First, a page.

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Jake Gyllenhaal Interview – ‘Prince of Persia: The Sands of Time’

Jake Gyllenhaal Photo Prince of Persia: The Sands of TimeJake Gyllenhaal as Prince Dastan in ‘Prince of Persia: The Sands of Time’

© Walt Disney Pictures

May 14, 2010Jake Gyllenhaal may not be the first actor you think of when you picture the star of a big-budget action adventure film based on a video game, but with Prince of Persia: The Sands of Time Gyllenhaal’s out to prove he can handle intense action scenes as well as more intimate character-driven films. In Disney’s Prince of Persia, Gyllenhaal stars as Prince Dastan, a rebellious young man who prefers to go his own way rather than to follow the rules. After he’s falsely accused of murdering his adopted father, Dastan must team up with a gorgeous princess (played by Gemma Arterton) in order to keep an ancient dagger capable of turning back time out of the hands of people who would use the mysterious object for evil.

Prince of Persia: The Sands of Time Jake Gyllenhaal Interview

Were you familiar with the game before tackling the role of Prince Dastan?Jake Gyllenhaal: “I was familiar with the game since I was a young boy. I used to [play] the side-scrolling version of the Prince of Persia, the original Jordan Mechner created version, on the first Mac computer in elementary school. I remember doing that. And then I took like a 20 year hiatus from the game, though I did know about it but I didn’t really play it that much; I played other games. And then when I read the script for this movie, I took the opportunity and I started researching. I started playing the game and I got to know it very, very intimately.”

How much Parkour training did you do and was it what you expected?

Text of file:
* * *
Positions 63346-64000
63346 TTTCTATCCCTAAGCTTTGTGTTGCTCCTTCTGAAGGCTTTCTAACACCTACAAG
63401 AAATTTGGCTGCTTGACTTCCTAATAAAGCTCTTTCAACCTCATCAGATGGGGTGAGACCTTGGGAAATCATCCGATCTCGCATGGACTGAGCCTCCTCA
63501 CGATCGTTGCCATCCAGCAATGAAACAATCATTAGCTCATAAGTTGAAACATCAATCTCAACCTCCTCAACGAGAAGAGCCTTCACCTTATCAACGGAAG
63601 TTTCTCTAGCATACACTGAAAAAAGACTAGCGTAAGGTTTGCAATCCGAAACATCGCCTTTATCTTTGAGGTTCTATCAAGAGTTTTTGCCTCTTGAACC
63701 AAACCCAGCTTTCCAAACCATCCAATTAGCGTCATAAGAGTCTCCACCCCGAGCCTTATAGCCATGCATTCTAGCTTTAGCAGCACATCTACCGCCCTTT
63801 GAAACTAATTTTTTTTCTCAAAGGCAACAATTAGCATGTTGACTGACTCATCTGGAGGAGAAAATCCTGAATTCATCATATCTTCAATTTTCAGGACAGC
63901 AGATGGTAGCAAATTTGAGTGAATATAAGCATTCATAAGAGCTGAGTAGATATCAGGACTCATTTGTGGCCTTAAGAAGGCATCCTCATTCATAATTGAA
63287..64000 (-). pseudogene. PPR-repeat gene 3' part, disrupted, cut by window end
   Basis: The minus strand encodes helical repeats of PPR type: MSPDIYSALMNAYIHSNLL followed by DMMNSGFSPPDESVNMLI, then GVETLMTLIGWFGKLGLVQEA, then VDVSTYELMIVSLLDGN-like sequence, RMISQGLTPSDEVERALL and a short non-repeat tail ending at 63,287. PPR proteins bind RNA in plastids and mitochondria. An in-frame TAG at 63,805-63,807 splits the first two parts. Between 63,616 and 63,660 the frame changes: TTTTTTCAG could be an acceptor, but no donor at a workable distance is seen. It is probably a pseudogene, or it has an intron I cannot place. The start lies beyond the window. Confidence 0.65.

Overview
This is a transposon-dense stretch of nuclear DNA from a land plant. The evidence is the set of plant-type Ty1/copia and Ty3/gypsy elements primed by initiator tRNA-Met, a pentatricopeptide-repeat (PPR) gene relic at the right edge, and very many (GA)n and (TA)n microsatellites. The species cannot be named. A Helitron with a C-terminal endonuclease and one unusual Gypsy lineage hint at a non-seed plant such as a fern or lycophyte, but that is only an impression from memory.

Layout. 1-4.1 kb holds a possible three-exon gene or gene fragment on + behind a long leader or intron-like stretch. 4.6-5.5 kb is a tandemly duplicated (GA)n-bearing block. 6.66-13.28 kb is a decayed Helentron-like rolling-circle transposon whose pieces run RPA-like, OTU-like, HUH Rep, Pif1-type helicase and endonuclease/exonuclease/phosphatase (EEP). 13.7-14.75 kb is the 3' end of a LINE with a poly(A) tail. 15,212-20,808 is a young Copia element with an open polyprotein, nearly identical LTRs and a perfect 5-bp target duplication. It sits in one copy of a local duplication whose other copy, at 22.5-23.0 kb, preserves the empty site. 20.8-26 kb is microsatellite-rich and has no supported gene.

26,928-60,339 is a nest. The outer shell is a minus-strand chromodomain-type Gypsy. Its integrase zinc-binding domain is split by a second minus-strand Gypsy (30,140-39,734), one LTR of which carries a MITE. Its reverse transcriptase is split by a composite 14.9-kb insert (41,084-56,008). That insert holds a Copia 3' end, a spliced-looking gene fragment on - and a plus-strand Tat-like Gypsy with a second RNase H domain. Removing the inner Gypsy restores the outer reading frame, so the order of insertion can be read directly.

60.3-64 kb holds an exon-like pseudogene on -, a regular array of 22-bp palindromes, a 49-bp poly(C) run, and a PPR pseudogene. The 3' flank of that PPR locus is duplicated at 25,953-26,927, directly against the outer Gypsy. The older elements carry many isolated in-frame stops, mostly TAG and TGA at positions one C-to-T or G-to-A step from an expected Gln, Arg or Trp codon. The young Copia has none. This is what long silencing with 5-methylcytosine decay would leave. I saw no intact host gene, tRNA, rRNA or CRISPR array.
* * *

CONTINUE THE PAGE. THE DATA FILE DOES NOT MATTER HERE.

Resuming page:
Jake Gyllenhaal: “It was the first sort of type of training that I started to do, which was I guess a little bit Parkour. First I was I working with gymnasts, starting to work on landings and things like that while I was doing regular, you know, cardiovascular training and other things for the role. I didn’t really start doing the serious Parkour stuff until we got to Morocco and and we started choreographing the scenes on the top the Kasbahs and all the sets that we were shooting in.”

“I think the hardest part of doing it is really the focus and sort of being present and training your mind to not worry about whether you’re gonna make the landing, but just focusing on being present in the moment.”

What was having the opportunity to play the lead in a game you played as a kid like?

Jake Gyllenhaal: “Wow, it was like sometimes I wish I could go back, in these past few days I was thinking, I wish I could go back and tell that eight year old kid who was playing the game that one day, you know, 20 some odd years later he would be playing the lead in a Jerry Bruckheimer blockbuster movie based on that video and game, and just see how you know his eyes would pop out of his head, how excited he’d be. And for me that’s kind of how I felt when I was making the movie. I felt like I was kind of unlocking that piece of my childhood again. It was fun every day, running and jumping and fighting bad guys.”

Dastan starts off pretty cocky and gradually learns to be a little humble…

Jake Gyllenhaal: “Well I don’t know if he really loses his cockiness throughout the whole film. I think – I hope – he maintains it just enough. I think what happens is he realizes the importance of this dagger and his destiny, and he realizes how much his family means to him. You know, like at the beginning of the movie he’s an orphan and he’s rescued by the King, and when he has the potential of losing this family that has brought him in and basically saved his life, when that’s threatened I think he starts taking his life and the lives of others around him much more seriously. But I think he still maintains a little bit of wit and humour throughout all of it.”

Are there any differences in preparing for a role based on a popular, established video game than other roles you’ve tackled?

Jake Gyllenhaal: “Yeah, you know it’s a very very difficult form of research. It required playing the game three or four times a day, which you know is a very, very, very difficult job you know? A lot of people don’t know this, but acting is just so hard. It’s Oscar, right? It’s practicing, you know getting on the game and playing the game three or four times a day – and getting paid to exercise. It’s just it was really tough. [Laughing] No. There wasn’t much difference, actually. That’s the interesting thing. If you’re playing a character that’s based on a book or one that’s even been alive ,I you have to give as much attention, you have to focus just as much as you would if it’s a video game character or if it’s a real life human being. That’s at least how I feel.”